Clinician optimism is an important factor in achieving treatment outcomes in counselling contexts. Currently, there are no measures of mental health clinician optimism which report substantial psychometric validation. This study sought to assesses the validity and reliability of the Therapeutic Optimism Scale (TOS). 223 mental health clinicians working in a range of clinical settings were administered the TOS and convergent and discriminate validity were established. Test–retest reliability was established over a period of 1 month. The TOS was found to achieve acceptable reliability (Cronbach's α = .68) and yielded consistent scores over a one month period (r = .68, p < .01). Factor analyses revealed a 3-factor solution reflecting (1) General Treatment Outcome Expectancy, (2) Personal Treatment Outcome Expectancy, and (3) Pessimism. These findings support the utility of the TOS for research purposes, but further revision is recommended to enhance the reliability of the scale.
The Polyvagal Theory helps us understand how cues of risk and safety, which are continuously monitored by our nervous system, influence our physiological and behavioral states. The theory emphasizes that humans are on a quest to calm neural defense systems by detecting features of safety. This quest is initiated at birth when the infant needs for being soothed are dependent on the caregiver. The quest continues throughout the lifespan with needs for trusting friendships and loving partnerships to effectively co-regulate each other. The Polyvagal Theory proposes that through the process of evolution, social connectedness evolved as the primary biological imperative for mammals in their quest for survival. Functionally, social connectedness enabled proximity and co-regulation of physiological state between conspecifics starting with the mother-infant relationship and extending through the lifespan with other significant partners. The theory explains why feeling safe requires a unique set of cues to the nervous system that are not equivalent to physical safety or the removal of threat. The theory emphasizes the importance of safety cues emanating through reciprocal social interactions that dampen defense and how these cues can be distorted or optimized by environmental and bodily cues.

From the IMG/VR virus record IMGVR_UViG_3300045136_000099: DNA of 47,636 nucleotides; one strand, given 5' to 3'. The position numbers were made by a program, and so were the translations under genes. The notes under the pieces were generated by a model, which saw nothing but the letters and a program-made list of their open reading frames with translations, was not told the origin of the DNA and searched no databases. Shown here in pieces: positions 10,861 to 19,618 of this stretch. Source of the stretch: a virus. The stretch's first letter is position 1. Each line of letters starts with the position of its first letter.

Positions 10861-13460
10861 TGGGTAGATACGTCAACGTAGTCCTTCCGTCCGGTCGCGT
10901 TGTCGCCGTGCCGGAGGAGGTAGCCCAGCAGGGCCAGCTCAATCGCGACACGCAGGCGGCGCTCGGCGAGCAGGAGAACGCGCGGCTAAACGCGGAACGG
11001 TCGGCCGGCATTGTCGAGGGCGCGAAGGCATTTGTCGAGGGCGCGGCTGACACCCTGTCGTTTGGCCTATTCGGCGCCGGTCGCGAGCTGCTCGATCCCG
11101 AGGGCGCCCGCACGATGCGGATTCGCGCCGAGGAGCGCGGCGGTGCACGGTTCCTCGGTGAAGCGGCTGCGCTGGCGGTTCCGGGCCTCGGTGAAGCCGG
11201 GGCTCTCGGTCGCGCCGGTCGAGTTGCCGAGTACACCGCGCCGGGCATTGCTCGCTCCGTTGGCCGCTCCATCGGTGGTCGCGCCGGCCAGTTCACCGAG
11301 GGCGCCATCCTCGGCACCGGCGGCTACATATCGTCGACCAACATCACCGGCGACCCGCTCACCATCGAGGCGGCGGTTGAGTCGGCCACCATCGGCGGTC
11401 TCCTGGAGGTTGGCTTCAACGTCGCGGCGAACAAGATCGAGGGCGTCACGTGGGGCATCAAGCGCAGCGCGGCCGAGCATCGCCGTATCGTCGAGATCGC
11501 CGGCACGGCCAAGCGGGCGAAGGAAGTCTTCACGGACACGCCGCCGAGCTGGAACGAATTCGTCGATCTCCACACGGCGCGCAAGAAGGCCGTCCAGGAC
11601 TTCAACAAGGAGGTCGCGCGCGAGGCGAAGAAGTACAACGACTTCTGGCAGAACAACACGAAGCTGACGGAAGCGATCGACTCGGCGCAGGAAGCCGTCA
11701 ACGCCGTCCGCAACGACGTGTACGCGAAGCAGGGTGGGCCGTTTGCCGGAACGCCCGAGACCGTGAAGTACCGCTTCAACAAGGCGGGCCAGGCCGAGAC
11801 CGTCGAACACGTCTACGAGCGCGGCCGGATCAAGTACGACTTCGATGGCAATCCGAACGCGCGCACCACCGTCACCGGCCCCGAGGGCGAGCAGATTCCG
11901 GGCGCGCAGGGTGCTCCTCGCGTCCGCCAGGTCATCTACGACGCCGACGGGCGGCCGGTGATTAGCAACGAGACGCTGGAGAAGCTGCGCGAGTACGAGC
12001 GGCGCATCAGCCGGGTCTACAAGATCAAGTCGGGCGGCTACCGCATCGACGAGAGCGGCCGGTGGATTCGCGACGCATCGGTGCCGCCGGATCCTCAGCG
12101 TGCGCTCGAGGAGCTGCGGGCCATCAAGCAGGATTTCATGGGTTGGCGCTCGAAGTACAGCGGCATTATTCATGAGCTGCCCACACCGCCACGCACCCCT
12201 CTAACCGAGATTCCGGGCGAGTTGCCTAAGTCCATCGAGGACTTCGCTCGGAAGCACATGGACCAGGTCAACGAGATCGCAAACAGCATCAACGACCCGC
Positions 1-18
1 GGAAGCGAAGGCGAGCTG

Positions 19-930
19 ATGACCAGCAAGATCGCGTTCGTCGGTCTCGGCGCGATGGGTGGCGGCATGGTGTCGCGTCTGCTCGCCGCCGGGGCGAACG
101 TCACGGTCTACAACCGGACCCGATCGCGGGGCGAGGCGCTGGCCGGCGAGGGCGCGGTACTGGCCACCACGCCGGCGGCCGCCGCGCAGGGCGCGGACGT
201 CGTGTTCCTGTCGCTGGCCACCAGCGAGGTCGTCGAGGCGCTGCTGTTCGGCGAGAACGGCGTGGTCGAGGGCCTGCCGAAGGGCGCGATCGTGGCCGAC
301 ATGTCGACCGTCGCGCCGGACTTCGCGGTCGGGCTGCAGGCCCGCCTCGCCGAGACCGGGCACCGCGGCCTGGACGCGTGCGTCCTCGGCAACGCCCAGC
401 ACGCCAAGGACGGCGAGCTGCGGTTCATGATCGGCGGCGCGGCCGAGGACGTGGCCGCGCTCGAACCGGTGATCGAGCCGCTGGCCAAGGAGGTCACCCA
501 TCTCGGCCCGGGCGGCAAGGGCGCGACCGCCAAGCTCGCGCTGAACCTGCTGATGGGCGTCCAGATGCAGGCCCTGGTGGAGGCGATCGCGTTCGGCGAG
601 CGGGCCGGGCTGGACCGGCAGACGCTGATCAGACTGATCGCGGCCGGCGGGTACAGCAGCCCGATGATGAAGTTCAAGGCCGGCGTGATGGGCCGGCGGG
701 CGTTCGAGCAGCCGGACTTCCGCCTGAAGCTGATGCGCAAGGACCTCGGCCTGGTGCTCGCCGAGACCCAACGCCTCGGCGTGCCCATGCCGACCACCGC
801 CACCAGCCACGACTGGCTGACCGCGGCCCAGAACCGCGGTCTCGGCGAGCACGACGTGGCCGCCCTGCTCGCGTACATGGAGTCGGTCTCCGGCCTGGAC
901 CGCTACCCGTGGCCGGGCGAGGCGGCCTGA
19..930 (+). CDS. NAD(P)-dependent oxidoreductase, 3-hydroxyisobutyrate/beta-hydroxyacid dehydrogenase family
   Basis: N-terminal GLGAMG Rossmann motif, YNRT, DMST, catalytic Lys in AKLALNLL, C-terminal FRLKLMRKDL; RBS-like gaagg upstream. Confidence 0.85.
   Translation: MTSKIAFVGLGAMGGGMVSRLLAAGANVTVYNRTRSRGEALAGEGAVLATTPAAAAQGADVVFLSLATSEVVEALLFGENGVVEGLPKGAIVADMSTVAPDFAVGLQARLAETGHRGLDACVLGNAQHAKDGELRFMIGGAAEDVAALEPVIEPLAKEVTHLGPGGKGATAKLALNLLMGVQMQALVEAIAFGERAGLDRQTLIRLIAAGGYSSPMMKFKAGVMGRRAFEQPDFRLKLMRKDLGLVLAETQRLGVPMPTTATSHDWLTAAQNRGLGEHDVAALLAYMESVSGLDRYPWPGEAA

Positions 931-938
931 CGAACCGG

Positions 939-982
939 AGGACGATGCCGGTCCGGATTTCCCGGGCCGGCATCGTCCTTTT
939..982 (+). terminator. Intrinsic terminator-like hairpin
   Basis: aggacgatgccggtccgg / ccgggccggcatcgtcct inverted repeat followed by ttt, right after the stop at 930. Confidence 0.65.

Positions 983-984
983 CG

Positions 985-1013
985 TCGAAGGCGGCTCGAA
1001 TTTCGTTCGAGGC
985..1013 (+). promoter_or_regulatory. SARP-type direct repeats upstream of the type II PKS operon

The Catalan numbers are well known to be the answer to many different counting problems, and so there are many different families of sets whose cardinalities are the Catalan numbers. We show how such a family can be given the structure of a simplicial set. We show how the low-dimensional parts of this simplicial set classify, in a precise sense, the structures of monoid and of monoidal category. This involves aspects of combinatorics, algebraic topology, quantum groups, logic, and category theory.
We present the results of an approximately 6 100 deg2 104–196 MHz radio sky survey performed with the Murchison Widefield Array during instrument commissioning between 2012 September and 2012 December: the MWACS. The data were taken as meridian drift scans with two different 32-antenna sub-arrays that were available during the commissioning period. The survey covers approximately 20.5 h < RA < 8.5 h, − 58° < Dec < −14°over three frequency bands centred on 119, 150 and 180 MHz, with image resolutions of 6–3 arcmin. The catalogue has 3 arcmin angular resolution and a typical noise level of 40 mJy beam− 1, with reduced sensitivity near the field boundaries and bright sources. We describe the data reduction strategy, based upon mosaicked snapshots, flux density calibration, and source-finding method. We present a catalogue of flux density and spectral index measurements for 14 110 sources, extracted from the mosaic, 1 247 of which are sub-components of complexes of sources.
In North America, terrestrial records of biodiversity and climate change that span Marine Oxygen Isotope Stage (MIS) 5 are rare. Where found, they provide insight into how the coupling of the ocean–atmosphere system is manifested in biotic and environmental records and how the biosphere responds to climate change. In 2010–2011, construction at Ziegler Reservoir near Snowmass Village, Colorado (USA) revealed a nearly continuous, lacustrine/wetland sedimentary sequence that preserved evidence of past plant communities between ~140 and 55 ka, including all of MIS 5. At an elevation of 2705 m, the Ziegler Reservoir fossil site also contained thousands of well-preserved bones of late Pleistocene megafauna, including mastodons, mammoths, ground sloths, horses, camels, deer, bison, black bear, coyotes, and bighorn sheep. In addition, the site contained more than 26,000 bones from at least 30 species of small animals including salamanders, otters, muskrats, minks, rabbits, beavers, frogs, lizards, snakes, fish, and birds. The combination of macro- and micro-vertebrates, invertebrates, terrestrial and aquatic plant macrofossils, a detailed pollen record, and a robust, directly dated stratigraphic framework shows that high-elevation ecosystems in the Rocky Mountains of Colorado are climatically sensitive and varied dramatically throughout MIS 5.